Comprehensive, insightful and visionary.

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The Idea of the Digital University


A sweeping study of the university structure, emphasizing how higher education must evolve in a digital era.

The mass adoption of online technology has pervaded every manner of business; universities are no different. In fact, as McCluskey and Winter suggest in this probing work, “the digital revolution is changing the very DNA of higher education.” Still, “the university has come late to the digital revolution,” and the authors explore the reasons why. In text that’s both interesting to read and carefully researched, McCluskey and Winter discuss the role and structure of the university in general, lending a historical perspective while continuously drawing comparisons and contrasts between the traditional and digital university. The authors address in detail the most obvious evidence of online influence—the growth of online courses—but they pay equal attention to broader implications: the opening up of new avenues for library research, the shift away from paper-based student records and the fundamental change in the way professors teach students. The authors often return to the notion that “Big Data will impact how the university sees its students and their learning.” McCluskey and Winter cite Target, the retail chain, as being exemplary in its use of customer data, and they directly relate those efforts to the ways in which universities will have to use “Big Data” in the future “to see where education is succeeding and where we have work to do.” The authors also raise the issue of nonprofit versus for-profit universities, the latter having expanded largely because of online course offerings. Rather than take a position in favor or against for-profits, however, the authors diplomatically discuss some of the ways the nonprofit and for-profit institutions could learn from each other. Finally, the authors offer their own perceptive assessment on what the digital university might someday look like, postulating about dashboards, data warehouses and digital report cards.

Comprehensive, insightful and visionary.

Pub Date: Dec. 11, 2012

ISBN: 978-1935907985

Page Count: 274

Publisher: Policy Studies Organization

Review Posted Online: Feb. 7, 2013

Kirkus Reviews Issue: March 1, 2013

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American schools at every level, from kindergarten to postgraduate programs, have substituted ideological indoctrination for education, charges conservative think-tanker Sowell (Senior Fellow/Hoover Institution; Preferential Polices, 1990, etc.) in this aggressive attack on the contemporary educational establishment. Sowell's quarrel with "values clarification" programs (like sex education, death-sensitizing, and antiwar "brainwashing") isn't that he disagrees with their positions but, rather, that they divert time and resources from the kind of training in intellectual analysis that makes students capable of reasoning for themselves. Contending that the values clarification programs inspired by his archvillain, psychotherapist Carl Rogers, actually inculcate values confusion, Sowell argues that the universal demand for relevance and sensitivity to the whole student has led public schools to abdicate their responsibility to such educational ideals as experience and maturity. On the subject of higher education, Sowell moves to more familiar ground, ascribing the declining quality of classroom instruction to the insatiable appetite of tangentially related research budgets and bloated athletic programs (to which an entire chapter, largely irrelevant to the book's broader argument, is devoted). The evidence offered for these propositions isn't likely to change many minds, since it's so inveterately anecdotal (for example, a call for more stringent curriculum requirements is bolstered by the news that Brooke Shields graduated from Princeton without taking any courses in economics, math, biology, chemistry, history, sociology, or government) and injudiciously applied (Sowell's dismissal of student evaluations as responsible data in judging a professor's classroom performance immediately follows his use of comments from student evaluations to document the general inadequacy of college teaching). All in all, the details of Sowell's indictment—that not only can't Johnny think, but "Johnny doesn't know what thinking is"—are more entertaining than persuasive or new.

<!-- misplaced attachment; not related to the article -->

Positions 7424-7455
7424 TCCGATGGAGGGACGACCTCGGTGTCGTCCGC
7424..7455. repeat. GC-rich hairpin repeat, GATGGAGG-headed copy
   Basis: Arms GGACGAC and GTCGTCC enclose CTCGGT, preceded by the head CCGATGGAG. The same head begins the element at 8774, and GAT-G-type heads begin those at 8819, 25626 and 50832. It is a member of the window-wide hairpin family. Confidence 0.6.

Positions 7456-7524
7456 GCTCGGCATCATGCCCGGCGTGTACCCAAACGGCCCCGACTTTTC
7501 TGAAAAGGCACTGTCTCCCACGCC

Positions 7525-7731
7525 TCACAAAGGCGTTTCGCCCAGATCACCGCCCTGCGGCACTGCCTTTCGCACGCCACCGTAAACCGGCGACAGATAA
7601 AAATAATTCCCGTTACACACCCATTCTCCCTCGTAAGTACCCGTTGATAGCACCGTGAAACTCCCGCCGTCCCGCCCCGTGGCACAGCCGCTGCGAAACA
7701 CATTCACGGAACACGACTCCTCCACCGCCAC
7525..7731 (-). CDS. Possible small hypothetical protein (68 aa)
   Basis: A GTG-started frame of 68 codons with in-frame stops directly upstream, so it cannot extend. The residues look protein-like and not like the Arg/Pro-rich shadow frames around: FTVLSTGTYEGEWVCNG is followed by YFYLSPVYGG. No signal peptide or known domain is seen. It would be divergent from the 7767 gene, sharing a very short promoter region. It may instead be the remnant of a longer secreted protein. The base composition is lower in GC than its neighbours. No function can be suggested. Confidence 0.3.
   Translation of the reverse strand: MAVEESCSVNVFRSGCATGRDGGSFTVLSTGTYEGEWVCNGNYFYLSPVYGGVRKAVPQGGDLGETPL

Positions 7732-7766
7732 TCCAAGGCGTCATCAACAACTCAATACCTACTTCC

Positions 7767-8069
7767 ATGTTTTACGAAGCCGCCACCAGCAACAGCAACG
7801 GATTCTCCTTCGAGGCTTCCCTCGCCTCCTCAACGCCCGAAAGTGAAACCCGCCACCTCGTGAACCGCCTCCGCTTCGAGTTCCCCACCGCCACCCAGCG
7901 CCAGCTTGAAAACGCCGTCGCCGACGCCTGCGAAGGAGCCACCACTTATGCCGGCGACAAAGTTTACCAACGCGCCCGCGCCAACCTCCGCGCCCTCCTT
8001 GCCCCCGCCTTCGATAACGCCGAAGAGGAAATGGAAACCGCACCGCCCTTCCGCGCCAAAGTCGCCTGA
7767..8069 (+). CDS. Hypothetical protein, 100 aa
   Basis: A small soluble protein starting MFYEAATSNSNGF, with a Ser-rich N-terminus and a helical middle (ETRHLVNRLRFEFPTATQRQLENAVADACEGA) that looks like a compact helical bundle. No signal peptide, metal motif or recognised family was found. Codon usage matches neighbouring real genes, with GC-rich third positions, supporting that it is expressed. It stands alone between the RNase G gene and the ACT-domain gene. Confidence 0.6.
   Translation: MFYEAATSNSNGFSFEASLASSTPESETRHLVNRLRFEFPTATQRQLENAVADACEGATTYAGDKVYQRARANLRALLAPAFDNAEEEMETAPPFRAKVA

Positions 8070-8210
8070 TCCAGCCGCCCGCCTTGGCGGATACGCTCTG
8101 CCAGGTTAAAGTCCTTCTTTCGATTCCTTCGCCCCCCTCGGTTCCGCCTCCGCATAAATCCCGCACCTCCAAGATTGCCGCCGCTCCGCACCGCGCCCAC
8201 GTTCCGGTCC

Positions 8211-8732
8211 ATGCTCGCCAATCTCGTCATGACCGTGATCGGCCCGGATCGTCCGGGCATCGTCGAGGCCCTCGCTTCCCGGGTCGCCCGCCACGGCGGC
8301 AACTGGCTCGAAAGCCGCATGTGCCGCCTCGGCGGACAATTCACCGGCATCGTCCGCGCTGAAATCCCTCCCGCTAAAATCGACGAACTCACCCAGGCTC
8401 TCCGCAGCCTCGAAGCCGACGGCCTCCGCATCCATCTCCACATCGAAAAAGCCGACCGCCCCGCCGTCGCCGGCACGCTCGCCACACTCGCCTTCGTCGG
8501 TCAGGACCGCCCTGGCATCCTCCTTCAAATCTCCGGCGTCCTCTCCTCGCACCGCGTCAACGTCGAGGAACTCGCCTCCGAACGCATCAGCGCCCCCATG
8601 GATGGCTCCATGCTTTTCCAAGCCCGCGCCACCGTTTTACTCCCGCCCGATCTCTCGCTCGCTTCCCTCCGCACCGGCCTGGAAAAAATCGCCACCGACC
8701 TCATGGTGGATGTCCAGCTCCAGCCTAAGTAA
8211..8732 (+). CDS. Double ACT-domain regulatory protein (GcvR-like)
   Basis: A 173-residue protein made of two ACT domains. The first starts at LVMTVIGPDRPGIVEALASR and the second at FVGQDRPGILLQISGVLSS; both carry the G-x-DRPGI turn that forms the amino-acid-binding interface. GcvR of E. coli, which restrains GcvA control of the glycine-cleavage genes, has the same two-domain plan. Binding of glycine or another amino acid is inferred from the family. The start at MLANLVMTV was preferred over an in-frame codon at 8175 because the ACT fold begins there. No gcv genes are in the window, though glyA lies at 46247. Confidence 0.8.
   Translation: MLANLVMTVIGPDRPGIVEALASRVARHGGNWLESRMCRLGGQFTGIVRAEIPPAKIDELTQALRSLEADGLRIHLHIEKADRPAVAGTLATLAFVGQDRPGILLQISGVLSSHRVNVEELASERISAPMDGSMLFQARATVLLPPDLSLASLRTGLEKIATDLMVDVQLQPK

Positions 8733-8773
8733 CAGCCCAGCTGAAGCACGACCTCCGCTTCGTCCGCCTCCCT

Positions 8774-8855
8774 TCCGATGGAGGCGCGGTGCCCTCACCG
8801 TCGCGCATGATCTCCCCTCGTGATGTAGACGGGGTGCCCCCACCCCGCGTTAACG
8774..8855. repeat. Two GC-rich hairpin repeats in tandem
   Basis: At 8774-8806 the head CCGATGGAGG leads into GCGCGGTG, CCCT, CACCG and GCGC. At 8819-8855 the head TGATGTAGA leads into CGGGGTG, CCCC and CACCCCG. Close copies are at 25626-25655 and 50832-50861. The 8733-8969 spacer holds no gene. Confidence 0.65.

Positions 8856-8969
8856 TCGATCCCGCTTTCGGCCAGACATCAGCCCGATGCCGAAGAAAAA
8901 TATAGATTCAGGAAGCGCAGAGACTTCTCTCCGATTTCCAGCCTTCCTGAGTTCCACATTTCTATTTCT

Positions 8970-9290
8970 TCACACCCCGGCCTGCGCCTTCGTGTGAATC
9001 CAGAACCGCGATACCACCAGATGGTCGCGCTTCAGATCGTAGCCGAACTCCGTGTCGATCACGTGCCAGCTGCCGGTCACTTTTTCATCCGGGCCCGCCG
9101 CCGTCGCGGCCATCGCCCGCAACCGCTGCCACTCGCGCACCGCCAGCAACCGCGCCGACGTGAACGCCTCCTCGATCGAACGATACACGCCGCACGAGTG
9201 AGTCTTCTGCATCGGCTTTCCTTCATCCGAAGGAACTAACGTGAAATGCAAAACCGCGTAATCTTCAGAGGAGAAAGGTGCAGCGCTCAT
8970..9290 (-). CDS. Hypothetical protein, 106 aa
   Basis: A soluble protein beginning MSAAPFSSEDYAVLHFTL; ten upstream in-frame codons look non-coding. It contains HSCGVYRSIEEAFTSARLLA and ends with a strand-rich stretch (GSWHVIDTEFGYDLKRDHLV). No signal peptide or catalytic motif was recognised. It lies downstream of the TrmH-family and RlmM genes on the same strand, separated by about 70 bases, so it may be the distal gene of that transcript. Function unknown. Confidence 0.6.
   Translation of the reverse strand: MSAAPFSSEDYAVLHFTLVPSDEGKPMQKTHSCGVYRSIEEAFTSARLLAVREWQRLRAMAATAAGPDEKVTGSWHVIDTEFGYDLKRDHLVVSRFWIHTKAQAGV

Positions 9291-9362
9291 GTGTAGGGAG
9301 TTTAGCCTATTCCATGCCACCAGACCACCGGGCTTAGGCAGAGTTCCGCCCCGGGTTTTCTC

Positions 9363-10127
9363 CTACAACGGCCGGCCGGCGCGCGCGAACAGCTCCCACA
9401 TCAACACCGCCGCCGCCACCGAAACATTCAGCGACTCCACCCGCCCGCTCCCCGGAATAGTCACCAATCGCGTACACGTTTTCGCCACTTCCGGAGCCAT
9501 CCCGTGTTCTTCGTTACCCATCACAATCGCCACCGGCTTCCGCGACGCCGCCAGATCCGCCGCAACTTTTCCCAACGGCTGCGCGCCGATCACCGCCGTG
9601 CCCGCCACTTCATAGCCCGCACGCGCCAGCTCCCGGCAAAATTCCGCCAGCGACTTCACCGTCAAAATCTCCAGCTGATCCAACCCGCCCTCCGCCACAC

Pub Date: Jan. 4, 1993

ISBN: 0-02-930330-3

Page Count: 400

Publisher: Free Press

Review Posted Online: May 20, 2010

Kirkus Reviews Issue: Nov. 1, 1992

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The sub-title of this book is "Reflections on Education with Special Reference to the Teaching of English in the Upper Forms of Schools." But one finds in it little about education, and less about the teaching of English. Nor is this volume a defense of the Christian faith similar to other books from the pen of C. S. Lewis. The three lectures comprising the book are rather rambling talks about life and literature and philosophy. Those who have come to expect from Lewis penetrating satire and a subtle sense of humor, used to buttress a real Christian faith, will be disappointed.

Pub Date: April 8, 1947

ISBN: 1609421477

Page Count: -

Publisher: Macmillan

Review Posted Online: Oct. 17, 2011

Kirkus Reviews Issue: April 1, 1947

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